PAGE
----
Abstract MP078: Endothelial Function and Arterial Stiffness Associated with the Extent of Brain White Matter Disease
Background: Subclinical white matter disease of the brain is presumed to be of vascular origin. However associations with important facets of arterial structure and function have not been well studied.
Methods: We examined 381 participants in GeneSTAR (57% female, 63% white, 37% black, age 51.6±10.5), a study of subclinical vascular disease in apparently asymptomatic individuals from families with early coronary artery disease (CAD). Volumetric measurement of white matter hyperintensities (lesion volume as a percent of brain volume, WMHV) was acquired from T3 magnetic resonance images. Ultrasound imaging of the brachial artery at rest and during hyperemia induced by 5 minutes of forearm ischemia was used to determine (1) the distensibility coefficient (DC) of the brachial artery at rest and (2) endothelial function as the percentage hyperemic flow mediated dilation (FMD). Mixed model analyses correcting for intrafamilial correlations, adjusting for age, sex, race, total and HDL-cholesterol, diabetes, hypertension, and current smoking, was used to test the association of WMHV with DC and FMD.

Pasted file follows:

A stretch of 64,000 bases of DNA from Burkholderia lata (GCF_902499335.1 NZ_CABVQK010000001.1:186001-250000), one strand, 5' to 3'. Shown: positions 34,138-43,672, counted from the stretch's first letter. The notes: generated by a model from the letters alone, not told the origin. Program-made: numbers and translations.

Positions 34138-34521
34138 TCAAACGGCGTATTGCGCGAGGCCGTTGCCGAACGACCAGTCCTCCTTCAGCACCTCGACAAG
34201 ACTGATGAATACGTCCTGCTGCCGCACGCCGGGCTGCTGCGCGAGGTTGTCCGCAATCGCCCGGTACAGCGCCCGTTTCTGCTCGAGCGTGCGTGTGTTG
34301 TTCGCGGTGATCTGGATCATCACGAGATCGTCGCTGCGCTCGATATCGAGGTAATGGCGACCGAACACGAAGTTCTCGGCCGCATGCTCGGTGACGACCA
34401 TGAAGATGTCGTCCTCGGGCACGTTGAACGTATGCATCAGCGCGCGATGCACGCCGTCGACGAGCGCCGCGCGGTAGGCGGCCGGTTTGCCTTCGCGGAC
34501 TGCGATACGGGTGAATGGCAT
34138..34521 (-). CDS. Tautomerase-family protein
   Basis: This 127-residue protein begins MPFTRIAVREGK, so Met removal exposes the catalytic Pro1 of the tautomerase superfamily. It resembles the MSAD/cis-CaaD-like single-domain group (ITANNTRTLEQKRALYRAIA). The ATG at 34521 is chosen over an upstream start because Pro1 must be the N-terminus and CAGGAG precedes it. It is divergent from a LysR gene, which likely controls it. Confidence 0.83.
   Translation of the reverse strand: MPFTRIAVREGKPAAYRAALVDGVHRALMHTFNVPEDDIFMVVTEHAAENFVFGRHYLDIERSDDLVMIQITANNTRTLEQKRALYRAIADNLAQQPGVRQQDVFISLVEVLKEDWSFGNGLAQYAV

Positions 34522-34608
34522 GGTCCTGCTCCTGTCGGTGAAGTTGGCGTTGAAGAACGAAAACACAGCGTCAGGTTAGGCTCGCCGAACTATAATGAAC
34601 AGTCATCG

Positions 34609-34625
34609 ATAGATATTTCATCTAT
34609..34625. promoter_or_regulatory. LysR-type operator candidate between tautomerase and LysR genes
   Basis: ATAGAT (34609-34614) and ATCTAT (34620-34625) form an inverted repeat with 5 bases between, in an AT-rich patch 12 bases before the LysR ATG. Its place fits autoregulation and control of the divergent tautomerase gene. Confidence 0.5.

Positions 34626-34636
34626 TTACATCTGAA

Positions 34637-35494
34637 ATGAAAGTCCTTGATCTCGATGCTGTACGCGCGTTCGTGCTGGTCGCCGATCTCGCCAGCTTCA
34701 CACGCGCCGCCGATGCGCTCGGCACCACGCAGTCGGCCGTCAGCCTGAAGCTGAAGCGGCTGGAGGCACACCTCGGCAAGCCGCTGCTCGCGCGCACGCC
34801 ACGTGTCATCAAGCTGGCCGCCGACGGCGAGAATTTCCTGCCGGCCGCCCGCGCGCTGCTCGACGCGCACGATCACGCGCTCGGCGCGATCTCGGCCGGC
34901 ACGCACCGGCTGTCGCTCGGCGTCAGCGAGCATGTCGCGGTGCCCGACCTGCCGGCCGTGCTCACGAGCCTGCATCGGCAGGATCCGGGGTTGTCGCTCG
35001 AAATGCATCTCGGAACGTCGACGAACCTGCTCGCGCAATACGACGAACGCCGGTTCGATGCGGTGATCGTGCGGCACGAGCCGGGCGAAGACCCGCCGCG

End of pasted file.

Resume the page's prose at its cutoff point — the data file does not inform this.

Results: The unadjusted Spearman correlation of WMHV with FMD was -0.19 (p<0.001) and with DC was -0.11 (p=0.030). In adjusted analysis, every 10% higher FMD was associated with 0.1% lower WMHV (p=0.028) and every 10% higher DC was associated with 3.3% lower WMHV (p=0.025). When both arterial measures were included in the same regression model, the association of FMD remained significant (p=0.037), while DC remained at the borderline (p=0.052).
Conclusion: Two different facets of arterial function, (a) distensibility at rest, which is a material property of vessel walls, and (b) endothelial function resulting in functional reactivity to stimuli, are independently associated with subclinical white matter disease in the brain. This study reinforces the contention that white matter disease of the brain is of vascular origin.
- © 2012 by American Heart Association, Inc.